Tuesday, July 28, 2015

Paying for your future philosophy major

In college I had a roommate that was a history major. I have nothing against history. History is important; we learn from our past; it's good to remember where you've come from. However, her goal in life was to get a job working within airport administration. If you are wondering how a degree in history relates to that goal, then you are not alone.

Maybe she had a cushion to fall back on.

Researchers from Cornell University found a relationship between family income and chosen degrees. Students who came from wealthier families tended to chose humanitarian degrees like those in history or English; those who came from lower-income households chose to study fields where they could easily apply their degrees to a job like criminal justice or engineering.

The researchers had several speculative reasons for the divergent groups which include:
  • Lower-income students are less likely to attend elementary and high schools with humanities-enrichment programs, so they are not given the opportunity to foster a love of those subjects early on.
  • Higher-income students are more likely to pursue graduate degrees, and so they have more freedom with their undergraduate studies.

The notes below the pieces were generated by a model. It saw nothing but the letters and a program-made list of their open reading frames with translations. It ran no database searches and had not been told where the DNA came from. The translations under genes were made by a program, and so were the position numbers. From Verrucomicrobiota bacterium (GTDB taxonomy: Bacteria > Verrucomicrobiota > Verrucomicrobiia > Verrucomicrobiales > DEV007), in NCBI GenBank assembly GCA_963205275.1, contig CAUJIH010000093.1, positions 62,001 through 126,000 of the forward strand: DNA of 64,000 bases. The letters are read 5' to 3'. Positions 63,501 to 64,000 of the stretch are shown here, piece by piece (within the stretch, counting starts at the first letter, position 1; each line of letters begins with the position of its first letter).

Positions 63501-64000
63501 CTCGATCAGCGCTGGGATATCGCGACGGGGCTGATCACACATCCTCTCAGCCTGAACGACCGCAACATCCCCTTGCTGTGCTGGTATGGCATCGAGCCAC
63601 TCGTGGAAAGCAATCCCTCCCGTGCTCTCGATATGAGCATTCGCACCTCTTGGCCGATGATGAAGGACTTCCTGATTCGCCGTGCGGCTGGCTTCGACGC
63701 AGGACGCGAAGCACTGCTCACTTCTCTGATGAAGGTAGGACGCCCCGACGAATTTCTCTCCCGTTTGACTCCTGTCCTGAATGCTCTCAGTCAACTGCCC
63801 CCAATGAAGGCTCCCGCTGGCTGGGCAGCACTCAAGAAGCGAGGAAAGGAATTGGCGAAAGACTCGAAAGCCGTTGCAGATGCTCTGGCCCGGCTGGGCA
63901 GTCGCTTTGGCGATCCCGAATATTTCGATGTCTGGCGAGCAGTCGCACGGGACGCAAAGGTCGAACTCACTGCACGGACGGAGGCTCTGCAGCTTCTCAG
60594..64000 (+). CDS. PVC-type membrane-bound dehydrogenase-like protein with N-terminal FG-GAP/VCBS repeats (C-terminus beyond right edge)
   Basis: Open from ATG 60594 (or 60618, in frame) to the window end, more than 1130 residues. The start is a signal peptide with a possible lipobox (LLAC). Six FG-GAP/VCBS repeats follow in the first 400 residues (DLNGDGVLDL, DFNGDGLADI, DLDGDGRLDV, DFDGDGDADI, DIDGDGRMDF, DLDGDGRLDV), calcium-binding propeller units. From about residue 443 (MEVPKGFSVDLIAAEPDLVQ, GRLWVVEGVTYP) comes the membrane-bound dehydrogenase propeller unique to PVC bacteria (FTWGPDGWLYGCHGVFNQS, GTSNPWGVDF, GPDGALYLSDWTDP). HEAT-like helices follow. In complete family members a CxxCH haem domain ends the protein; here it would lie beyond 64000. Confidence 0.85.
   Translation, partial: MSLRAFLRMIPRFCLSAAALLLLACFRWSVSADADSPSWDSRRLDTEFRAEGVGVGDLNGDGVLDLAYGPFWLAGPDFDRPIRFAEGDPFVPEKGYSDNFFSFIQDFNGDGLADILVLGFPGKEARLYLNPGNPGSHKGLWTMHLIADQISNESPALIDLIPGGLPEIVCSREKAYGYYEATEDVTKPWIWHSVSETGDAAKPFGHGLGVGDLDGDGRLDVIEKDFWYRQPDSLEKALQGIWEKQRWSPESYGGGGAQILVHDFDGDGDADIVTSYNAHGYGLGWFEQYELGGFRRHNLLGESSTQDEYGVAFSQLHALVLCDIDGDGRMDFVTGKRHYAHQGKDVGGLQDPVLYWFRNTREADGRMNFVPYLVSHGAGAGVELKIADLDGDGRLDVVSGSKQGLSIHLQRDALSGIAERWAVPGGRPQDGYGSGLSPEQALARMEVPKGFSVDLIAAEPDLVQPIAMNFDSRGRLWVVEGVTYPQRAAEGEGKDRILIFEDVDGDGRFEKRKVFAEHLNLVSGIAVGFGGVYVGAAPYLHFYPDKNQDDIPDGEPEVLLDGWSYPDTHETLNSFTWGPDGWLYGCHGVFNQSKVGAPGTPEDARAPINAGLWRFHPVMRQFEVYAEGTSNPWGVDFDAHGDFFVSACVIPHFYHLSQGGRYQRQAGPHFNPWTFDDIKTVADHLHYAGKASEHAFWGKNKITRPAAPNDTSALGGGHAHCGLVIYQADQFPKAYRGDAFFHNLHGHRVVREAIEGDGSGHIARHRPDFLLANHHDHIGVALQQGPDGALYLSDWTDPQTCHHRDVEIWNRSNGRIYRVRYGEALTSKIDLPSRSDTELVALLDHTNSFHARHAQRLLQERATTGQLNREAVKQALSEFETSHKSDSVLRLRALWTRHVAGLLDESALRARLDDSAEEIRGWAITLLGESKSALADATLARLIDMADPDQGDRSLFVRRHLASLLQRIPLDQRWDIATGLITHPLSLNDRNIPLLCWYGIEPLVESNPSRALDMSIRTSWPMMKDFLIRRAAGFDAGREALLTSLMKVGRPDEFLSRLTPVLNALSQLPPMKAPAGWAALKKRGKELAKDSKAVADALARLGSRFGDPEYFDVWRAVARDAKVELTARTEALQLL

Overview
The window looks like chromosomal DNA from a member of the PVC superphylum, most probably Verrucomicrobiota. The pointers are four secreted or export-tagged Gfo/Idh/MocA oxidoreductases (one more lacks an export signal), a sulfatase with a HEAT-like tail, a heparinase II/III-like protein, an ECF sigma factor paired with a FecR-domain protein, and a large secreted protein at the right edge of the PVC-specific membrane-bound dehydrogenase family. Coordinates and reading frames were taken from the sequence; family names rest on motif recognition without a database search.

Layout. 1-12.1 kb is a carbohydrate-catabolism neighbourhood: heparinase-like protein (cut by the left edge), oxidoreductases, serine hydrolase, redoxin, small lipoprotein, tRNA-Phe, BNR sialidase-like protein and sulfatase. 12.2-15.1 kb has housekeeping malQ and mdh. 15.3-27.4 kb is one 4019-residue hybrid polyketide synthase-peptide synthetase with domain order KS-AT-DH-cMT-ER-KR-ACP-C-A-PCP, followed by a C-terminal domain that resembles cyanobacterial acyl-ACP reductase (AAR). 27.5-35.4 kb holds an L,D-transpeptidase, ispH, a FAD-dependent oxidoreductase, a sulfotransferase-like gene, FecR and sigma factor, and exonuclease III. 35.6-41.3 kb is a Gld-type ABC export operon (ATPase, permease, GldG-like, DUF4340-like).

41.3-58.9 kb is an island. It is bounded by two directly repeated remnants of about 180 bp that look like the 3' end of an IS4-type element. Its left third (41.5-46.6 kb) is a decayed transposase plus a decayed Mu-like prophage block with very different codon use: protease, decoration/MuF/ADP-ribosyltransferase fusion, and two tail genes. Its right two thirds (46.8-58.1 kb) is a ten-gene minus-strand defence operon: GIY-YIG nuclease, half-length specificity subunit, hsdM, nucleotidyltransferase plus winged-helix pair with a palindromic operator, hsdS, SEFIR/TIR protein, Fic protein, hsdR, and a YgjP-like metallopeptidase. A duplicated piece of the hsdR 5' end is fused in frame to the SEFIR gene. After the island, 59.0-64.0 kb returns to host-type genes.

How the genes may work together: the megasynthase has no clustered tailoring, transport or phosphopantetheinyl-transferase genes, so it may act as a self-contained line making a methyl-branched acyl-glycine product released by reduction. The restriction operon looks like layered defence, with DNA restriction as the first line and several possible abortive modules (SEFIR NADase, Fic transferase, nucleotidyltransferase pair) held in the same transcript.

• Lower-income students are reminded that their education is important (and costly) so they want to get the maximum benefit from their degrees and enter the job market as soon as possible.
  • Higher-income students know that there is a fall-back plan in place if their degree didn't net them a job right away.
From my time at college, I noticed that there were two distinct trends to people picking majors, as well. So maybe the question comes down to what you believe about college as a family: Do you encourage your child to go to college to get a better job or do you encourage your child to go to college to pursue their passions in life and worry about a job later?

Which side of the divide do you fall on? Let me know in the comments.

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